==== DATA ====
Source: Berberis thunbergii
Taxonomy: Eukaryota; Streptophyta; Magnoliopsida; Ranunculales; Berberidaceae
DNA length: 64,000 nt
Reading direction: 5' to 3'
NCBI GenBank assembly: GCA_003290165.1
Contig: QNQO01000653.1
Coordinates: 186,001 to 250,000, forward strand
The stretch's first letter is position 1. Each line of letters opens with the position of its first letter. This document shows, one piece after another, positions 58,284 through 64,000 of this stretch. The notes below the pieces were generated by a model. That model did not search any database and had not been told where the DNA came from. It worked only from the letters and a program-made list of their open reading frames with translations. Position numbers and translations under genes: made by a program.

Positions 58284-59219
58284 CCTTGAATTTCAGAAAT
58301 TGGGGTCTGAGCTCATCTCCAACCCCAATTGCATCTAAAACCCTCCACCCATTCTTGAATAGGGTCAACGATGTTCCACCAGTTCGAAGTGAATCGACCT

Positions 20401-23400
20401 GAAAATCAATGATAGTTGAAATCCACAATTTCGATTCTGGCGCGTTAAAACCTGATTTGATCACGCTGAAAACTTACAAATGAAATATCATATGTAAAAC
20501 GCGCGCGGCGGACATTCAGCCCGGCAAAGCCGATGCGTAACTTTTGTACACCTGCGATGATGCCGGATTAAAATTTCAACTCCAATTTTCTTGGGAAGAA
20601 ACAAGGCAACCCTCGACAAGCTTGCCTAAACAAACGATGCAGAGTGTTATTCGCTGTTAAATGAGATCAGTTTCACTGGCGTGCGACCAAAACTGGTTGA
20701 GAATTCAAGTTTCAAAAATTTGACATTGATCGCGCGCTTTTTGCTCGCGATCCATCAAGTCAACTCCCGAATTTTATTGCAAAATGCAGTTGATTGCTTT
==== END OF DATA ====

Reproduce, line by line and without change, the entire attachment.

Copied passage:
Source: Berberis thunbergii
Taxonomy: Eukaryota; Streptophyta; Magnoliopsida; Ranunculales; Berberidaceae
DNA length: 64,000 nt
Reading direction: 5' to 3'
NCBI GenBank assembly: GCA_003290165.1
Contig: QNQO01000653.1
Coordinates: 186,001 to 250,000, forward strand
The stretch's first letter is position 1. Each line of letters opens with the position of its first letter. This document shows, one piece after another, positions 58,284 through 64,000 of this stretch. The notes below the pieces were generated by a model. That model did not search any database and had not been told where the DNA came from. It worked only from the letters and a program-made list of their open reading frames with translations. Position numbers and translations under genes: made by a program.

Positions 58284-59219
58284 CCTTGAATTTCAGAAAT
58301 TGGGGTCTGAGCTCATCTCCAACCCCAATTGCATCTAAAACCCTCCACCCATTCTTGAATAGGGTCAACGATGTTCCACCAGTTCGAAGTGAATCGACCT

Positions 20401-23400
20401 GAAAATCAATGATAGTTGAAATCCACAATTTCGATTCTGGCGCGTTAAAACCTGATTTGATCACGCTGAAAACTTACAAATGAAATATCATATGTAAAAC
20501 GCGCGCGGCGGACATTCAGCCCGGCAAAGCCGATGCGTAACTTTTGTACACCTGCGATGATGCCGGATTAAAATTTCAACTCCAATTTTCTTGGGAAGAA
20601 ACAAGGCAACCCTCGACAAGCTTGCCTAAACAAACGATGCAGAGTGTTATTCGCTGTTAAATGAGATCAGTTTCACTGGCGTGCGACCAAAACTGGTTGA
20701 GAATTCAAGTTTCAAAAATTTGACATTGATCGCGCGCTTTTTGCTCGCGATCCATCAAGTCAACTCCCGAATTTTATTGCAAAATGCAGTTGATTGCTTT